The announcement came on the day Brazil celebrates its Amazon region, home to the world’s largest tropical rainforest, the preservation of which is seen as essential to soaking up carbon emissions responsible for global warming.
Environmentalists say Indigenous groups are the best guardians of the rainforest and deforestation data shows that the forests on their reservations are the best conserved.
Lula, who pledged to legalise the greatest number of reservations possible, has so far signed decrees recognising eight Indigenous territories since taking office in January.
It is a race against time as Brazil’s Congress is pushing through legislation that would restrict the recognition of Indigenous land claims, a move backed by the country’s powerful farm lobby.
The Supreme Court, however, is expected rule that the cut-off date for claiming ancestral lands that were not lived on in 1988 is unconstitutional for denying recognised Indigenous rights.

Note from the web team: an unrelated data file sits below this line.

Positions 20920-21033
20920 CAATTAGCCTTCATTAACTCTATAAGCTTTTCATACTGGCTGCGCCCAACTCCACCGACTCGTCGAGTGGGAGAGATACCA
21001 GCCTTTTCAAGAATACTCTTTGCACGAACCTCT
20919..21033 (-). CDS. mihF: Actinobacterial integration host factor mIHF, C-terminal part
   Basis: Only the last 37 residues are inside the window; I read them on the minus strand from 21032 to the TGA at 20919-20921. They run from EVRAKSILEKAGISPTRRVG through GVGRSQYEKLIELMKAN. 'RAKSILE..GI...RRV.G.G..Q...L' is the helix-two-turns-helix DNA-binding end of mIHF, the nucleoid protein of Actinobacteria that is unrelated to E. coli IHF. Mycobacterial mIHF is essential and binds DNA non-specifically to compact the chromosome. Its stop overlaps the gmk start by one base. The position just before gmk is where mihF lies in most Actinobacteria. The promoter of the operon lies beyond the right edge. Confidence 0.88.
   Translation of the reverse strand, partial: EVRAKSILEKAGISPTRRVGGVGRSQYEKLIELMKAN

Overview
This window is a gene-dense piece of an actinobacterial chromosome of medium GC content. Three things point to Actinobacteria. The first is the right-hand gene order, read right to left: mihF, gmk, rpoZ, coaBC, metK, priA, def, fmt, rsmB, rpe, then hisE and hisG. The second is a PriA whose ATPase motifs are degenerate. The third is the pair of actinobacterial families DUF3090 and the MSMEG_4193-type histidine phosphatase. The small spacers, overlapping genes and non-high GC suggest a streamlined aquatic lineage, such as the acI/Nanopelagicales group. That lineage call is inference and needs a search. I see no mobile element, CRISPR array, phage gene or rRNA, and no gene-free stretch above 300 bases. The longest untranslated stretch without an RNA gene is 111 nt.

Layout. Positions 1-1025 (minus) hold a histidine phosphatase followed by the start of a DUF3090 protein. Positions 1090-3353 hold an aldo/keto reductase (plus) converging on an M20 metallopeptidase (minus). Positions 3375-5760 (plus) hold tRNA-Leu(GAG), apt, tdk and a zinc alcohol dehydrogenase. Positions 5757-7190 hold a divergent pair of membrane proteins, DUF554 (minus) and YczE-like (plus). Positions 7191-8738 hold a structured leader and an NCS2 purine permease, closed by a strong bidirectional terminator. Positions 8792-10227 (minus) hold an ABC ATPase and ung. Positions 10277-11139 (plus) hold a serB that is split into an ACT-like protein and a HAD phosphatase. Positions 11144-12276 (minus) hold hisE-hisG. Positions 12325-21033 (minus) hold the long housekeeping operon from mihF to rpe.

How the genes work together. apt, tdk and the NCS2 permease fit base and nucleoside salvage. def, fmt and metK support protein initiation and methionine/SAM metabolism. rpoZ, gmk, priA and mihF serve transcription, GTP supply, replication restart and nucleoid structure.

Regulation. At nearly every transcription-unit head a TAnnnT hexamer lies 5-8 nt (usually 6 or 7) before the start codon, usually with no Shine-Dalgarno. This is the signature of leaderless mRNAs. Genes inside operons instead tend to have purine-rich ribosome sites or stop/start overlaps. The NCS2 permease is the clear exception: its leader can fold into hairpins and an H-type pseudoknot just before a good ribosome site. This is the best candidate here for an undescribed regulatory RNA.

The reservations legalised by Lula on Tuesday are the Acapuri de Cima and the Rio Gregorio Indigenous territories in the states of Amazonas and Acre, respectively.
About 500 Kokama people live on 19,000 hectares of rainforest in the first reservation, and 2,000 Katukina and Yawanawá people live on 187,944 hectares in the second.
Lula plans to recognise six more reservations by the end of the year, said Indigenous Peoples Minister Sonia Guajajara.
She said the government’s plans to legalise more reservations has led to threats of violence against Indigenous communities based on unfounded rumors.
“They are saying that the demarcations will take land away from farmers, and even villages and towns, which is causing terror,” she told the Folha de S.Paulo newspaper.
(Reporting by Anthony Boadle; Editing by Sandra Maler.)